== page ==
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Streaming Services Are Monitoring Customers for Signs of Password Sharing

Phillip Dampier January 28, 2020 Audio, Charter Spectrum, Consumer News, Disney+, HBO Max, Hulu, Netflix, Online Video 1 Comment

Large media companies and streaming services are on to many of you.

If you are among the two-thirds of subscribers that have reportedly shared your Netflix, HBO GO, Hulu, or Disney+ password with friends and family, your provider probably already knows about it.

A recent report from HUB Entertainment Research found that at least 64% of 13-24-year-olds have shared a password to a streaming service with someone else, with 31% of consumers admitting they are sharing passwords with people outside of their home.

The reason many people share passwords is to save money on the cost of signing up for multiple streaming services. Many trade a Netflix password in return for a Hulu password, or hand over an HBO GO password in exchange for access to your Disney+ account. Research firm Park Associates claims that streamers lost an estimated $9.1 billion in revenue from password sharing, and can expect to lose nearly $12.5 billion by 2024 if password sharing is not curtailed.

Oddly, most streaming services are well aware of password sharing and the lost revenue that results from sharing accounts, and most care little, at least for now.

Marketplace notes a lot of the complaints about password sharing are coming from cable industry executives, shareholders, and Wall Street analysts, but for now most streaming services are just monitoring the situation instead of controlling it.

“I think we continue to monitor it,” said Gregory K. Peters, Netflix’s chief product officer, on the 2019 third quarter earnings call. “We’ll see those consumer-friendly ways to push on the edges of that, but I think we’ve got no big plans to announce at this point in time in terms of doing something differently there.”

Netflix sells different tiers of service that limit the number of concurrent streams to one, two, or four streams at a time. The company believes that if customers that share accounts bump into the stream limits, many will upgrade to a higher level of service which will result in more revenue.

Newcomer Disney+ not only recognizes password sharing is going on, it almost embraces it.

“We’re setting up a service that is very family friendly. We expect families to consume it,” Disney CEO Bob Iger said in an interview with CNBC. “We will be monitoring [password sharing] with the various tools that we have.”

The biggest tool Disney has to monitor account sharing is Charter Spectrum, which is aggressively encouraging streaming services to crack down hard on password sharing. Spectrum internet customers who watch Disney+ are now tracked by Spectrum, recording each IP address that accesses Disney+ content over Spectrum’s broadband service. When multiple people at different IP addresses access Disney+ content on a single account at the same time, Spectrum can flag those customers as potential password sharers.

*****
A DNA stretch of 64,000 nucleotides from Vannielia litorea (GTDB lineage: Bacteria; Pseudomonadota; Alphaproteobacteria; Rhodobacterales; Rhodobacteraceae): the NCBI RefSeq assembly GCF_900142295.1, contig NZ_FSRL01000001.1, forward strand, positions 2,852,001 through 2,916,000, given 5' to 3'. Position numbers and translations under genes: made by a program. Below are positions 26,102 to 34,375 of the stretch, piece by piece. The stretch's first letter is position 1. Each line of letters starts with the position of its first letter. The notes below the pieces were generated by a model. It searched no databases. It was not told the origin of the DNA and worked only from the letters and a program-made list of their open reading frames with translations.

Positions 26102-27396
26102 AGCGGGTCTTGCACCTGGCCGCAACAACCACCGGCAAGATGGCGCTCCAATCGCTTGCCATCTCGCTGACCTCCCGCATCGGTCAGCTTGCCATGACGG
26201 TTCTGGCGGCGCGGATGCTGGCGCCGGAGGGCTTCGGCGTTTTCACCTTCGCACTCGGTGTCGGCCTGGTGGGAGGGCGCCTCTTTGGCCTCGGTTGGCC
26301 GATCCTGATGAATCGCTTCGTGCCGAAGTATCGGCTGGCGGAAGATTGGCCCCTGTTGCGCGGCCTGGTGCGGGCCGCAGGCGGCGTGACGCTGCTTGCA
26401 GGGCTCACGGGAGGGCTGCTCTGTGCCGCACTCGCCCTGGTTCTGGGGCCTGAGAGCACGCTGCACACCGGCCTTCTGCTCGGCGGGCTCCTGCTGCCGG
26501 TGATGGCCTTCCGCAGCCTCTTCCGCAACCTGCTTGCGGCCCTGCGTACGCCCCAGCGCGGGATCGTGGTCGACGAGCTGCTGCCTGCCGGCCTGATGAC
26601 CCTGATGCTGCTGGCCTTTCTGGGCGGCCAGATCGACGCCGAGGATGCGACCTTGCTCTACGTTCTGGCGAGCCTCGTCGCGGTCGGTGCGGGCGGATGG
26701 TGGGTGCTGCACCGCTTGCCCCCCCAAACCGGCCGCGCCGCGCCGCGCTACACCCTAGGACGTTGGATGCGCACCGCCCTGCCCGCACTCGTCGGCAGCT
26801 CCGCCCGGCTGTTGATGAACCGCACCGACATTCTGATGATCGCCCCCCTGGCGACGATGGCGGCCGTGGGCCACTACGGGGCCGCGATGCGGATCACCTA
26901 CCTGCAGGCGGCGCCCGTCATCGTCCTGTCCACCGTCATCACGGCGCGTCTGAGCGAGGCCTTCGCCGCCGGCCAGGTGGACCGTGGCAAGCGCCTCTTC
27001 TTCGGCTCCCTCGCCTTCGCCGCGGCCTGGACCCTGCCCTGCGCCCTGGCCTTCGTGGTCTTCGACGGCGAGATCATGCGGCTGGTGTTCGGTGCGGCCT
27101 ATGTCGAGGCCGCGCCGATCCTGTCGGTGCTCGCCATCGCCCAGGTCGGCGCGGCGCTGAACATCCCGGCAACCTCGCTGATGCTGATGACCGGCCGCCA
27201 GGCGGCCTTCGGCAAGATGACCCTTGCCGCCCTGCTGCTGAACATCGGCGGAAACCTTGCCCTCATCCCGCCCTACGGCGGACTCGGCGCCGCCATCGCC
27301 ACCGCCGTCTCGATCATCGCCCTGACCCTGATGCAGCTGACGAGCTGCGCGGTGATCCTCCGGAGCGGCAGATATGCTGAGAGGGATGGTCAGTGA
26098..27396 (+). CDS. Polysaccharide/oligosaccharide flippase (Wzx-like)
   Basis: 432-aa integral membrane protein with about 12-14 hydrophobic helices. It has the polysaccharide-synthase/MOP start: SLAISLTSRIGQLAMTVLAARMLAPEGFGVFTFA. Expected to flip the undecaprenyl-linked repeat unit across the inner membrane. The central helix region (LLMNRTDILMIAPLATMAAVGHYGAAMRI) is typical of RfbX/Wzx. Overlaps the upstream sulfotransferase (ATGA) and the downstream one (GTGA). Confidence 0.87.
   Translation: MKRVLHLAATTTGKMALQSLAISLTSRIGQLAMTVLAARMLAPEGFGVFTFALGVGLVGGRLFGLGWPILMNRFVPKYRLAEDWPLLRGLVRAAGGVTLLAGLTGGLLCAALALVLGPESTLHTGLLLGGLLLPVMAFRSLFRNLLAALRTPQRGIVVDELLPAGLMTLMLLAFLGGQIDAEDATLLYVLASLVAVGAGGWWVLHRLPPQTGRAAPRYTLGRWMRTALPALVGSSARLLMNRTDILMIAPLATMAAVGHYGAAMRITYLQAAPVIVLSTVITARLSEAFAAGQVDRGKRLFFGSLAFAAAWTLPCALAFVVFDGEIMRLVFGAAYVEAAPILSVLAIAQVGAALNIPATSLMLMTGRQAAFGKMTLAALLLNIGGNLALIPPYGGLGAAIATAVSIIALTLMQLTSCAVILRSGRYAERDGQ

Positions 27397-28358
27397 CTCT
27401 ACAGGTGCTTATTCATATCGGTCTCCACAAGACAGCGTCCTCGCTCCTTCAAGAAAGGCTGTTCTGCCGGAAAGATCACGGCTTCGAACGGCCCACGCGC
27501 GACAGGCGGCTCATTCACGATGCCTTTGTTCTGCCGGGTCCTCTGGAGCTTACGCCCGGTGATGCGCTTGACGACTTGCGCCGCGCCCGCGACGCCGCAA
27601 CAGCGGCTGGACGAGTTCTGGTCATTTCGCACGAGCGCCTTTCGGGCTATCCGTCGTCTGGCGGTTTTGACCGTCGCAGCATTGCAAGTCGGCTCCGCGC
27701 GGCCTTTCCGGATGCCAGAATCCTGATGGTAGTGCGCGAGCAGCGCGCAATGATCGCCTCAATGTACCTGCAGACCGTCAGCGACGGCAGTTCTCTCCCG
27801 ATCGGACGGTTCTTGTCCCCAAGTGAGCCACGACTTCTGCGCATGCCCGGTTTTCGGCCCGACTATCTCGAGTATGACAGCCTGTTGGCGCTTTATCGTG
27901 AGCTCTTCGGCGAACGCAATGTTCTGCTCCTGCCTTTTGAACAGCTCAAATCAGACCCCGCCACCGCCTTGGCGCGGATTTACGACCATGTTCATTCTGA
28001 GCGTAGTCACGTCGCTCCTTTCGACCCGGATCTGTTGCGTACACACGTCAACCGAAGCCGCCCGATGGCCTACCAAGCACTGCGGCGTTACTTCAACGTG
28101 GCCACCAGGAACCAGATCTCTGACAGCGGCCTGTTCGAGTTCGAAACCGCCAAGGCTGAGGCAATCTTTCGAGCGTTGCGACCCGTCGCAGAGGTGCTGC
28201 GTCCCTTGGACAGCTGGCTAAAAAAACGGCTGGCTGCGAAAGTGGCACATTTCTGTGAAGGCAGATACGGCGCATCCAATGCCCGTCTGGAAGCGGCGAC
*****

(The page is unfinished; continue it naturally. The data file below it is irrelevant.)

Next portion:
Synamedia, a streaming provider security firm, uses geolocation tools to determine who is watching streaming services from where. If someone is watching one stream from one address and another person is watching from another city at the same time, password sharing is the likely culprit. For now, most companies are quietly collecting data to learn just how big a problem password sharing is and are not using that information to crack down on customers.

Streaming providers are more interested in stopping the pervasive sale of stolen account credentials on services like eBay and shutting down stolen accounts used to harvest content for unauthorized resale. But as sharing grows, so will calls from stakeholders to curtail the practice. Those in favor of vigorous crackdowns on password sharing argue billions of dollars of lost revenue will be lost. If a service like Netflix blocked password sharing, that could lead to dramatic increases in account sign-ups. But less established brands like Disney+ seem more concerned about losing the unofficial extra viewers that are watching and buzzing about shows on its new streaming platform.

Cable companies are frustrated about losing scores of cable TV customers to competitors that may be effectively giving away service for free. That has raised tempers at companies like Charter Communications.

“Pricing and lack of security continue to be the main problems contributing to the challenges of paid video growth,” Charter CEO Thomas Rutledge said in recent prepared remarks with Wall Street analysts. “The traditional bundle … is very expensive, and the actual unit rate of that product continues to rise, and that’s priced a lot of people out of the market. And it’s free to a lot of consumers who have friends with passwords. So our ability to sell that product is ultimately constrained by our relationship with content [companies], and we have to manage that in terms of the kinds of power that the content companies have.”

Charter’s power comes from its willingness to distribute cable networks like The Disney Channel to tens of millions of homes around the country. That forces Disney to listen to Charter’s concerns about piracy and password sharing and the issue is even documented in the latest carriage contract between the two companies.

Cable industry executives believe a crackdown on password sharing is inevitable, eventually. Just as the cable industry was forced to combat cable pirates during its formative years, streaming providers that welcome extra viewers today may lament the lost revenue those subscribers don’t bring to the table tomorrow.

 

Marketplace reports on the growing issue of streaming service password sharing. (2:19)

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VPN , your ISP needs to know nothing about what you do on your paid for service.

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